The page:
image courtesy of the Illinois state highway system
The Network in the Garden:
An Empirical Analysis of Social Media in Rural Life.
Proc. CHI, 2008.
History repeatedly demonstrates that rural communities have unique technological needs. Yet, we know little about how rural communities use modern technologies, so we lack knowledge on how to design for them. To address this gap, our empirical paper investigates behavioral differences between more than 3,000 rural and urban social media users. Using a dataset collected from a broadly popular social network site, we analyze users’ profiles, 340,000 online friendships and 200,000 interpersonal messages. Using social capital theory, we predict differences between rural and urban users and find strong evidence supporting our hypotheses. Namely, rural people articulate far fewer friends online, and those friends live much closer to home. Our results also indicate that the groups have substantially different gender distributions and use privacy features differently. We conclude by discussing design implications drawn from our findings; most importantly, designers should reconsider the binary friend-or-not model to allow for incremental trust-building.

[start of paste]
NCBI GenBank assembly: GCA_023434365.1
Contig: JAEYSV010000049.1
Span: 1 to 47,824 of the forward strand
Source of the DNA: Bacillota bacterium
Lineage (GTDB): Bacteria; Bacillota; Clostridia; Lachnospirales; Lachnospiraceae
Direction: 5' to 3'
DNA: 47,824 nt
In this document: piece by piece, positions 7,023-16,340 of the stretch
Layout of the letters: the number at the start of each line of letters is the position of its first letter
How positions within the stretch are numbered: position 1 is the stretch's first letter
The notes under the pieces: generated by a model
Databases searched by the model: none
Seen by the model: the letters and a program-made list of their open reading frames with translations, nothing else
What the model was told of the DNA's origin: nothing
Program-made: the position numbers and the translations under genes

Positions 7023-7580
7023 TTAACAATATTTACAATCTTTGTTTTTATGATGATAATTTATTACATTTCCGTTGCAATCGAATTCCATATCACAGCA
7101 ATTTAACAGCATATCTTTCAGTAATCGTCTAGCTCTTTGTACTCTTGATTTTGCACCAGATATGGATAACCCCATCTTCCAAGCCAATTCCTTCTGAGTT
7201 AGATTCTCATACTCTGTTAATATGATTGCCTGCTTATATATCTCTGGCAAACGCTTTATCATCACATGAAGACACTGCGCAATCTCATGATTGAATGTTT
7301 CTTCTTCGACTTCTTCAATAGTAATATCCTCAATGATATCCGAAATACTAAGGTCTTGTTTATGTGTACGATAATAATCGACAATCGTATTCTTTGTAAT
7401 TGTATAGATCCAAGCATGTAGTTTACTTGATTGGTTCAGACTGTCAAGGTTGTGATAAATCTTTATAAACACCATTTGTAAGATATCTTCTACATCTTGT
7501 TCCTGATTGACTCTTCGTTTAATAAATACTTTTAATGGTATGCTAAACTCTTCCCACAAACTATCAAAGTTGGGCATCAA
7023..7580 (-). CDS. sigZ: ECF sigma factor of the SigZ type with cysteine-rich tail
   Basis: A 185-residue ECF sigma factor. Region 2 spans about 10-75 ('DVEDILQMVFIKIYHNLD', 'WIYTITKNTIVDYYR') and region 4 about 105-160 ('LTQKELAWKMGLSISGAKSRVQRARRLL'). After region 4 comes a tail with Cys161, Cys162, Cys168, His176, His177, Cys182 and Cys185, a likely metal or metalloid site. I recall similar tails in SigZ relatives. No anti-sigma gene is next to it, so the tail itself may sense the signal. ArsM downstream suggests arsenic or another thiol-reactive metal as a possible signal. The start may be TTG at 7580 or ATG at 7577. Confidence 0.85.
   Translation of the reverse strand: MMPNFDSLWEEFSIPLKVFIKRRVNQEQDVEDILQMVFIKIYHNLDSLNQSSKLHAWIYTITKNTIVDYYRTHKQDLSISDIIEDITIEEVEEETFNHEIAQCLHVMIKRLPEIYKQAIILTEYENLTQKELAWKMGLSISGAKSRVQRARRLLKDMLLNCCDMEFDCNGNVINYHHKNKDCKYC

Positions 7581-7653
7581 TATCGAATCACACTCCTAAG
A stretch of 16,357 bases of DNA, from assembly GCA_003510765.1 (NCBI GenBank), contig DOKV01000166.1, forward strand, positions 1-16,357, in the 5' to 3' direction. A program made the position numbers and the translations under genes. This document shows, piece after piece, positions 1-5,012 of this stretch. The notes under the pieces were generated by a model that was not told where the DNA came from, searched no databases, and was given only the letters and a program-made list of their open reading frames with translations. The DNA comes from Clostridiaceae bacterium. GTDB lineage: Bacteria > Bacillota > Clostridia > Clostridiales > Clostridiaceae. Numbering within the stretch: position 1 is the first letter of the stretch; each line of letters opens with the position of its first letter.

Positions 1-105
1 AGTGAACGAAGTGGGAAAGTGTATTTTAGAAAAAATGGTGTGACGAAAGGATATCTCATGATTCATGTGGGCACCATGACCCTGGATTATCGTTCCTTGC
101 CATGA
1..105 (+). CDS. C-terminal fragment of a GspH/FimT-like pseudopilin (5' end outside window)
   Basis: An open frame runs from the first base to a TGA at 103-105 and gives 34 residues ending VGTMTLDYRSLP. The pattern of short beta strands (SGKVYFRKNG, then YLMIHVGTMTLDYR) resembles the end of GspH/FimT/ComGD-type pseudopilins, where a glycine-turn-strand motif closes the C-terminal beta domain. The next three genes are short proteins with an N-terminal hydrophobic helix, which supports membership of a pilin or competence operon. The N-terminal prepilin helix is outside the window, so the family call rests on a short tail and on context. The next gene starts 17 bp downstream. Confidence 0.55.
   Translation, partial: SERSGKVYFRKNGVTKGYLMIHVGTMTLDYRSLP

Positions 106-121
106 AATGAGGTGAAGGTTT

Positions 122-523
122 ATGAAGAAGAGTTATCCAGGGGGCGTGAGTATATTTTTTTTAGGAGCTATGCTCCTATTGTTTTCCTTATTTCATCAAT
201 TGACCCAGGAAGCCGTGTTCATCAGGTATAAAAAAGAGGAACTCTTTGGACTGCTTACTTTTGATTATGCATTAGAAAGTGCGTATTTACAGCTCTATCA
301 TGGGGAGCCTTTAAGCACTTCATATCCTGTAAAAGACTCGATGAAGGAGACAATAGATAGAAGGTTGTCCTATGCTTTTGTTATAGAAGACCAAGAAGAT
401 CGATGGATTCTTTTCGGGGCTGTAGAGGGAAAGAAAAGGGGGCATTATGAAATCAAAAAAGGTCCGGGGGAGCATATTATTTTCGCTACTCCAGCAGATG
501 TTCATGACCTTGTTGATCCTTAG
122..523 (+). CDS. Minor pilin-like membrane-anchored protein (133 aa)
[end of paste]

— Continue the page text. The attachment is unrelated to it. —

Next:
Full paper as PDF
P.S. I am very happy to announce this paper—I’m especially proud of this work. And, yes, I reused the state highway sign from an earlier post. I love it!
Update (Apr 14): I just learned that danah boyd included this paper in her bibliography of research on social network sites. Thanks, danah!